Dedicated to Nancy Brennan, the historian of Tulocay Cemetery, where many of Edward Brown’s works of art are to be found.
Along the edge of the property of Third Street Auto Repair, often partially obscured by customers’ cars along the street, stands the remains of a cobblestone wall, graced with a massive cobblestone urn on the west end. Across the sidewalk (towards the street), two fine planters with the letter B ornately inscribed on their base, but never filled with vegetation, complete the incongruous scene. The inscription at the base of the urn offers some clues to the meaning of it all” 19 DEEP SPRING 12” and “PUBLIC REST STATION EDW. BROWN DESIGNER” with the “ROW” in Brown completely effaced and illegible.
The property at 441 Third Street, right next to the north entrance to the Napa Valley Expo, has long been the site of an auto repair shop. Vito J. Grossi established Grossi’s Garage at the site after buying the property from the Brown family in 1945. But when the Browns owned it, it was obviously something different.
Edward P. Brown was born in Benicia in 1875. His parents Lawrence and Mary (Cotter) Brown had immigrated from Ireland in 1869, and his oldest sister was born on the journey at sea. Soon after the family moved north. Tom Gregory’s 1912 History of Solano and Napa Counties California says that they initially farmed in Browns Valley, but the 1880 census shows the family living on Third Street, and Lawrence is listed as a laborer. Edward’s brother John would later establish a farm in Browns Valley, which perhaps explains the confusion.
It was there on Third Street between Soscol and the Silverado Trail that Edward Brown would establish his business in stone and concrete. This included rather pedestrian work, like laying cement sidewalks. But it also included artistic work that required exacting precision, such as memorial monuments. In fact, according to Gregory, “Some of his work in the line of architectural sculpture may be seen on the Spreckles Music Stand in Golden Gate Park, San Francisco, and the Herman W. Hellman Building, Los Angeles” (p. 478).
But one need not leave Napa to see the best of his work. That is featured at Tulocay Cemetery in a monument he designed and built for Manuel A. Almada (1842-1905), which Gregory wrote “is universally accepted as one of the most beautiful specimens of monumental sculpture in the west” (p. 478) and was “the finest monument in the cemetery” (p. 794). Apparently, he entered the design in a competition and beat out 17 other entrants. Afterwards his newspaper advertisements would describe him as “BUILDER OF THE M.A. Almada Monument. One of the finest monuments of the same size and dimensions in the world.”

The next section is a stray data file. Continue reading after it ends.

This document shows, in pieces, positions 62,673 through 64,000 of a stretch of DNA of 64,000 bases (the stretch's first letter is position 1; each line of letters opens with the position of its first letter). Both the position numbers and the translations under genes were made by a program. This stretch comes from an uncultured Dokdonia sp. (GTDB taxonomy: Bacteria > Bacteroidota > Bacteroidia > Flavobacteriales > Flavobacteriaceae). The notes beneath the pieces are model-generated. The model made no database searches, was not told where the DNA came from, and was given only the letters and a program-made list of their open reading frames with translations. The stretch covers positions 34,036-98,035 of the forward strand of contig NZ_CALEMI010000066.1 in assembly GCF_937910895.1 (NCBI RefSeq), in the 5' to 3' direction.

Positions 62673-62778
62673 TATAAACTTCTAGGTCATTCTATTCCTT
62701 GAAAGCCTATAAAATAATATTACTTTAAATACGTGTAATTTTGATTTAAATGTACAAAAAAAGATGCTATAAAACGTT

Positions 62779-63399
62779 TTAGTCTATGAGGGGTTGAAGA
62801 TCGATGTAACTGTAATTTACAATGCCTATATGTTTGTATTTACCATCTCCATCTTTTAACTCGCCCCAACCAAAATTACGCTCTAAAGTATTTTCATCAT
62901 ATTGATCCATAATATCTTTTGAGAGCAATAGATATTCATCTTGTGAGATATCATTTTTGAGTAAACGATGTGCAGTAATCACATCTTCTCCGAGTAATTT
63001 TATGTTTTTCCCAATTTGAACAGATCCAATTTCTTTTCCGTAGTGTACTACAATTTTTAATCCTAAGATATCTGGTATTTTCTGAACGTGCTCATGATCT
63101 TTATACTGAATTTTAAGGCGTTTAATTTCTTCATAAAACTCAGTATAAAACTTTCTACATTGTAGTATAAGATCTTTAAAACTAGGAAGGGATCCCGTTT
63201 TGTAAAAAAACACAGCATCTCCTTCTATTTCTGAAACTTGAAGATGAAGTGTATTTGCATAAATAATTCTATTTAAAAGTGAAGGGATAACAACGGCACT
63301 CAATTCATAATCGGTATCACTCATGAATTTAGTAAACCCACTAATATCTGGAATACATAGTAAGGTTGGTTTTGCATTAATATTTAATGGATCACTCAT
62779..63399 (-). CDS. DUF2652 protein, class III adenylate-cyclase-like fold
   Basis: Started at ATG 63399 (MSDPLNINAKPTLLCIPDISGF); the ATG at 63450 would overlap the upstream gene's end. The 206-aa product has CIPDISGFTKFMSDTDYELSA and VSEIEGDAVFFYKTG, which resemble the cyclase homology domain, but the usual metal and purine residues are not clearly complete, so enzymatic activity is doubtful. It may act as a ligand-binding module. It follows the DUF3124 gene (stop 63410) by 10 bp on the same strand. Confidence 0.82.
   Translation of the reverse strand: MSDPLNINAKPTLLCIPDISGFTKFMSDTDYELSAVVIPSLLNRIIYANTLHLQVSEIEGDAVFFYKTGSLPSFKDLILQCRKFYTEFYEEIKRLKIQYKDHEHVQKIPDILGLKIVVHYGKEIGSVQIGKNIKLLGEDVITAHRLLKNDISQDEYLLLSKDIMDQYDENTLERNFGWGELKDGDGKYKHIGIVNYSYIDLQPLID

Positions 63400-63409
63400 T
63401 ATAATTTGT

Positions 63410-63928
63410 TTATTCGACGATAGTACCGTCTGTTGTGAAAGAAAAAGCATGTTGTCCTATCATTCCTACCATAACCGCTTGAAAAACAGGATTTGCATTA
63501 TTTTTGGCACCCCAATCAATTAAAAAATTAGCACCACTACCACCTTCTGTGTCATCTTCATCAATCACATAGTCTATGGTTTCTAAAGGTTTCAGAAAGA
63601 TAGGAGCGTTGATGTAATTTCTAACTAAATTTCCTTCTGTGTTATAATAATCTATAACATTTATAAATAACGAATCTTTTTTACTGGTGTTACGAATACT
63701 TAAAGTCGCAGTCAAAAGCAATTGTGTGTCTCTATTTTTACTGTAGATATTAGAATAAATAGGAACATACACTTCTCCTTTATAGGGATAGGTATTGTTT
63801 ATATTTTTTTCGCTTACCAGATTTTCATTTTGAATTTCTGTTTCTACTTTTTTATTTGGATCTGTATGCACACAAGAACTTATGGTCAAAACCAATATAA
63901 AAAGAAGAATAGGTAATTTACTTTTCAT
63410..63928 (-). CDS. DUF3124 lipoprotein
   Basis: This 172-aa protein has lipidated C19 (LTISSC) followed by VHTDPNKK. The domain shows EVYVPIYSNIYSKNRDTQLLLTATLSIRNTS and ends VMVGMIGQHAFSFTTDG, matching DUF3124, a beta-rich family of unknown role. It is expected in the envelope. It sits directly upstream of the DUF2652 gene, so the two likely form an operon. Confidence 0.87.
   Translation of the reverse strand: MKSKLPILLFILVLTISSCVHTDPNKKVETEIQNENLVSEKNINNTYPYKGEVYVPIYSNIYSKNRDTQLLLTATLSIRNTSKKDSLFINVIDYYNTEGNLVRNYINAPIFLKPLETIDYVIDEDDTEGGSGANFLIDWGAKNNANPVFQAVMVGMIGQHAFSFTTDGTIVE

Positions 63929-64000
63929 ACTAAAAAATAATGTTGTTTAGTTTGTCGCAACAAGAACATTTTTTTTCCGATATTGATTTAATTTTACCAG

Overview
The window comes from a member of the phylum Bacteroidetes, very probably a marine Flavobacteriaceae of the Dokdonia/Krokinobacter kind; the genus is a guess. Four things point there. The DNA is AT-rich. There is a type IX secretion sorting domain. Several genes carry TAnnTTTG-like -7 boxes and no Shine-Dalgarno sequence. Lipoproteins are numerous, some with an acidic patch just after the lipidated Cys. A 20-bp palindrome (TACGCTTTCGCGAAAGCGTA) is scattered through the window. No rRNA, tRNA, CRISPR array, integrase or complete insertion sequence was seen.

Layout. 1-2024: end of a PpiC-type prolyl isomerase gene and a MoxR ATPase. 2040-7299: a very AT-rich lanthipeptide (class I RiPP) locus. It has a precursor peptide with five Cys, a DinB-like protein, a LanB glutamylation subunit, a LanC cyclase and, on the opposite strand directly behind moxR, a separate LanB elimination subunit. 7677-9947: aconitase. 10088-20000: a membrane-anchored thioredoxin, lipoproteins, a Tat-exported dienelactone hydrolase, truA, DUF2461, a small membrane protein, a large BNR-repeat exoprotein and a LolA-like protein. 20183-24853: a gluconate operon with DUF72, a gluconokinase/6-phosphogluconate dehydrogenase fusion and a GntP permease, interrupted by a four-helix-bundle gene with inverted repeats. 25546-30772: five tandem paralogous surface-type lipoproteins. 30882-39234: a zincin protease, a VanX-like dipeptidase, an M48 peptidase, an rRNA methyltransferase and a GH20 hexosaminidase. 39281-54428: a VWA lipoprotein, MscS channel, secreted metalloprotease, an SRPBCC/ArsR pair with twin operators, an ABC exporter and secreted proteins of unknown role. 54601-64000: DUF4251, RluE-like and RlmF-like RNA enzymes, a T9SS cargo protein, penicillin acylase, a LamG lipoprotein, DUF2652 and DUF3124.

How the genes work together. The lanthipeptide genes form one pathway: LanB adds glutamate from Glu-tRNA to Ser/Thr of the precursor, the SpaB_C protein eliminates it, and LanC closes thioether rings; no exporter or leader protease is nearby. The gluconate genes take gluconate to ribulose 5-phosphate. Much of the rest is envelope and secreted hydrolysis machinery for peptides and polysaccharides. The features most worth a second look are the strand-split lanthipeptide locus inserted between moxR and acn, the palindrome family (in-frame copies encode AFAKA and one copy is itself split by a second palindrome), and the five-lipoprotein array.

Manuel A. Almada Monument at Tulocay Cemetery
There are undoubtedly many of Edward Brown’s vaults, monuments, and tablets in Tulocay Cemetery that demonstrate his craftmanship. But without a surviving ledger from his business to consult, most of them would be impossible to identify. One exception is the Grand Army of the Republic Monument, as the dedication of that monument merited a frontpage write-up in the Napa Daily Journal that names Brown as its builder.
G.A.R. Monument at Tulocay Cemetery
As for the rest station on Third Street . . . as the inscription indicates, construction on it began in 1912—November of 1912, according to the only newspaper article from the time that I have discovered yet. It was planned to have a fountain and a stone bench. The cobblestone wall was to extend for 120 feet.
Obviously, the construction would serve as an advertisement for Brown’s business, giving examples of what he could do right along the route most Napans took to reach Tulocay Cemetery. It would also serve as a rest stop for those making that journey on foot.
For more than 70 years now, it has been an easy-to-overlook relic that is slowly disintegrating. I don’t know how many times I drove past it without taking notice of it. It wasn’t until I scored a great parking spot on the street for the Town and Country Fair and walked right past it with my daughter that I finally took note of it.
With a succession of auto repair shops occupying the spot since 1945, it has hardly been the refreshing rest station that Edward Brown originally created. The fountain and the stone bench are gone, and parts of the wall are crumbling. It’s still there, though, after 107 years. But it might not be there much longer.
While many Napans have been concerned about the efforts of the Napa Valley Expo to evict the Napa Valley Model Railroad Historical Society after 49 years of delighting the public at their current location, Phase 4B of the Napa Valley Expo Master Plan would also entail eliminating Third Street Auto and the remnants of Edward Brown’s public rest station. According to that plan, both would be replaced by parking—although the Register has been reporting that it is a new livestock area that will be replacing the Quonsets of the railroad society (which lies immediately behind the auto repair shop). But you can see the plans for yourself here.
Edward Brown never married and never had any children. But he left more permanent reminders of himself in Napa after his death in 1941. They are easy to miss, but they are also easy to notice and dismiss. I hope this history will help some people to appreciate them more.